India would spell out a firm deadline to mobile phone operators this Thursday to ensure access of security agencies to encrypted BlackBerry messages or disconnect the two BlackBerry services that violate their licence conditions.
The government has been negotiating with the Canadian firm that operates BlackBerry services, Research in Motion, for nearly two years. Officials believe that a clear deadline — to be delivered at its meeting on Thursday — would persuade RIM to take India's security concerns more seriously.
A similar decision to pull the plug had convinced the company to consider setting up a server to address similar concerns. The decision — unless RIM acts on the government's security concerns — could result in deactivation of the BlackBerry Enterprise Server and BlackBerry Messenger.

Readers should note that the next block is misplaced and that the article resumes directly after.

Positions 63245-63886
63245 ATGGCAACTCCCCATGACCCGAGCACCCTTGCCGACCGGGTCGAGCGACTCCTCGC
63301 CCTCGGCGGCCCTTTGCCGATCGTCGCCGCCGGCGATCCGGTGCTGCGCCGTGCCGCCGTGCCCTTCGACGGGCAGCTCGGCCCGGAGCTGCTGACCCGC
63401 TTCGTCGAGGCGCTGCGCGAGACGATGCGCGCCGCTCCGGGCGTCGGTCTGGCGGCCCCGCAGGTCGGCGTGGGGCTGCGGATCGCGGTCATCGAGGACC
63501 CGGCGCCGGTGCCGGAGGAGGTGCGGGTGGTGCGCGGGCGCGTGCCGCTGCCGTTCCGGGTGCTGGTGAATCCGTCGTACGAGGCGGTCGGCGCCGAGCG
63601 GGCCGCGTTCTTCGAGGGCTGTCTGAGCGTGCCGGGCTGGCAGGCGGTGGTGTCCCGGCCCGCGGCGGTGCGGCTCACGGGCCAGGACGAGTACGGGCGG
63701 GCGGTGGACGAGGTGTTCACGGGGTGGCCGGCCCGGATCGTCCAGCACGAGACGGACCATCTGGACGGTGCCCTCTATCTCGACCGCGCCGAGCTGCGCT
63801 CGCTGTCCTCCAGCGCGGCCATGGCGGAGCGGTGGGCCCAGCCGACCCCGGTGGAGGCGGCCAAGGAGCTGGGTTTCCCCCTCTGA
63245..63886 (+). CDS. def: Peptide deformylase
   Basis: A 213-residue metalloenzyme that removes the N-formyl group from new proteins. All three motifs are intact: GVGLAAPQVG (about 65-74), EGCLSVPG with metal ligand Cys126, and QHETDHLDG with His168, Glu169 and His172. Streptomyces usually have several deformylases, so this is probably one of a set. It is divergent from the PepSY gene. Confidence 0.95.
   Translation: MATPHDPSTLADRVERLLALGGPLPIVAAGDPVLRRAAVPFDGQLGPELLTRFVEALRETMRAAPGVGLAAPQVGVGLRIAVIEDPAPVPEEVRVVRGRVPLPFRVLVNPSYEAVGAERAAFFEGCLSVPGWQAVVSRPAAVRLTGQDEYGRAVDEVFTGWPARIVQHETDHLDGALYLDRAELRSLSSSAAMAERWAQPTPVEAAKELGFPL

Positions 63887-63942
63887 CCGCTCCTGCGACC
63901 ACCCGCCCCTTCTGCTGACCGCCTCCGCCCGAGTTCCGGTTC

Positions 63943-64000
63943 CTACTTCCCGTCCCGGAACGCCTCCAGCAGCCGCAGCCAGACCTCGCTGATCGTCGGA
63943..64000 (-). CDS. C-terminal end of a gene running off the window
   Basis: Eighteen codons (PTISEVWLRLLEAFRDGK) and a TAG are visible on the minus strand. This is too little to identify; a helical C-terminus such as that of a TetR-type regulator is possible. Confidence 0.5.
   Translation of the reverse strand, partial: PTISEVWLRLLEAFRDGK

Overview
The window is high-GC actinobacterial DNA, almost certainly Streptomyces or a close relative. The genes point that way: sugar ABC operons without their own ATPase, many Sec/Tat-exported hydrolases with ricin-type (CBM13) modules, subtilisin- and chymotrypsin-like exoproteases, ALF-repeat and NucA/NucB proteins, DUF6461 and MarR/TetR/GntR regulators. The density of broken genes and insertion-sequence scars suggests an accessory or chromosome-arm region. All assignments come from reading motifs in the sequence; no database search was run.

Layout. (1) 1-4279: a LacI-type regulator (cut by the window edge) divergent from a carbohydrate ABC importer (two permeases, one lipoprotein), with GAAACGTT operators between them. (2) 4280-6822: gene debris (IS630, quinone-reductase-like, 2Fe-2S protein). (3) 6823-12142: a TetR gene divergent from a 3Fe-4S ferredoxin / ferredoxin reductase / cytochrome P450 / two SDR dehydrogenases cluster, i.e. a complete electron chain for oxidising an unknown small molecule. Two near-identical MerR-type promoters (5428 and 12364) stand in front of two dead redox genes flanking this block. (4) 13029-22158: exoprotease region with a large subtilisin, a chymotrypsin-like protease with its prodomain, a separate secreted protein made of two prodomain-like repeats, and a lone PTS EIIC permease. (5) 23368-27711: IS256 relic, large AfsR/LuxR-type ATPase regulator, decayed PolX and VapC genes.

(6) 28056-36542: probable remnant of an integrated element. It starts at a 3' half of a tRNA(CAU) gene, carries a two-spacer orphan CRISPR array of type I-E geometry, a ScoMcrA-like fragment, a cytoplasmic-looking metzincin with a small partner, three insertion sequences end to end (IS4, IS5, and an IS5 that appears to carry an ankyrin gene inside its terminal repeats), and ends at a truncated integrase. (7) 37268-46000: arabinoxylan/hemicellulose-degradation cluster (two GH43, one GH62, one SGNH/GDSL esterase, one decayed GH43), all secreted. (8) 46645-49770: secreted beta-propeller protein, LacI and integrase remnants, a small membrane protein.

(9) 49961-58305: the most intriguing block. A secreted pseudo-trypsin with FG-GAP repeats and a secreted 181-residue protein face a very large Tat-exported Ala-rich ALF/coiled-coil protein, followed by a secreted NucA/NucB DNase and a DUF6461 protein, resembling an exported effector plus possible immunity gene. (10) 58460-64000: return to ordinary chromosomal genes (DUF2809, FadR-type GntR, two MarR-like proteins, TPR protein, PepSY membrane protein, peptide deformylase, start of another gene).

Thursday's meeting, convened by the home ministry, would be attended by representatives of the Department of Telecom and phone companies such as Airtel, Vodafone, RCom, Tata Teleservices and the government-run BSNL and MTNL.
"We will tell the mobile service providers in categorical terms that the government will allow them to offer only those services which could be intercepted by the security agencies. If any service cannot be intercepted, we will not allow them to run such services in,” a government source said.
As per to Indian law, it is phone companies' responsibility to put monitoring services in place for lawful interception of voice and data handled by them.